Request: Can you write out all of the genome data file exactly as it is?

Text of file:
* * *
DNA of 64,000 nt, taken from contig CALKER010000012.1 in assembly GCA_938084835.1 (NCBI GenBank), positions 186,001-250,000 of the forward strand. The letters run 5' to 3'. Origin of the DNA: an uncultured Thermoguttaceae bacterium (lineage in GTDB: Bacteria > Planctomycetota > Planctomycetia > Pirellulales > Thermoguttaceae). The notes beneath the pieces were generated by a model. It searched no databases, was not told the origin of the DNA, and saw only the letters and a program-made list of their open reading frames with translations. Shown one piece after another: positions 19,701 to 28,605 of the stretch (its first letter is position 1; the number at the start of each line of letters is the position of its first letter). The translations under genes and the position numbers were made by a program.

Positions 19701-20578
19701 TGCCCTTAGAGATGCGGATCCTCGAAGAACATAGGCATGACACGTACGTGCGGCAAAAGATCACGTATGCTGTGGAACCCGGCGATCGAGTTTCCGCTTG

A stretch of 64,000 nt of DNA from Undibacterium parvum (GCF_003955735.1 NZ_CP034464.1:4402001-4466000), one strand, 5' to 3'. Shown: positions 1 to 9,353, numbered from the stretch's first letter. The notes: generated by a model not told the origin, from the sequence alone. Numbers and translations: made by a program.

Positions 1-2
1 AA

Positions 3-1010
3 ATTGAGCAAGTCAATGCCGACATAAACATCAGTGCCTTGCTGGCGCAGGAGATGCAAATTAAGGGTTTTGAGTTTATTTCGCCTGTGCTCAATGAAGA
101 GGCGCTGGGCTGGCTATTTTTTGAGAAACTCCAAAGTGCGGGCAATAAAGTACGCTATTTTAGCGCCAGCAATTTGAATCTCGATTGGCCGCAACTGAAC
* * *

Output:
DNA of 64,000 nt, taken from contig CALKER010000012.1 in assembly GCA_938084835.1 (NCBI GenBank), positions 186,001-250,000 of the forward strand. The letters run 5' to 3'. Origin of the DNA: an uncultured Thermoguttaceae bacterium (lineage in GTDB: Bacteria > Planctomycetota > Planctomycetia > Pirellulales > Thermoguttaceae). The notes beneath the pieces were generated by a model. It searched no databases, was not told the origin of the DNA, and saw only the letters and a program-made list of their open reading frames with translations. Shown one piece after another: positions 19,701 to 28,605 of the stretch (its first letter is position 1; the number at the start of each line of letters is the position of its first letter). The translations under genes and the position numbers were made by a program.

Positions 19701-20578
19701 TGCCCTTAGAGATGCGGATCCTCGAAGAACATAGGCATGACACGTACGTGCGGCAAAAGATCACGTATGCTGTGGAACCCGGCGATCGAGTTTCCGCTTG

A stretch of 64,000 nt of DNA from Undibacterium parvum (GCF_003955735.1 NZ_CP034464.1:4402001-4466000), one strand, 5' to 3'. Shown: positions 1 to 9,353, numbered from the stretch's first letter. The notes: generated by a model not told the origin, from the sequence alone. Numbers and translations: made by a program.

Positions 1-2
1 AA

Positions 3-1010
3 ATTGAGCAAGTCAATGCCGACATAAACATCAGTGCCTTGCTGGCGCAGGAGATGCAAATTAAGGGTTTTGAGTTTATTTCGCCTGTGCTCAATGAAGA
101 GGCGCTGGGCTGGCTATTTTTTGAGAAACTCCAAAGTGCGGGCAATAAAGTACGCTATTTTAGCGCCAGCAATTTGAATCTCGATTGGCCGCAACTGAAC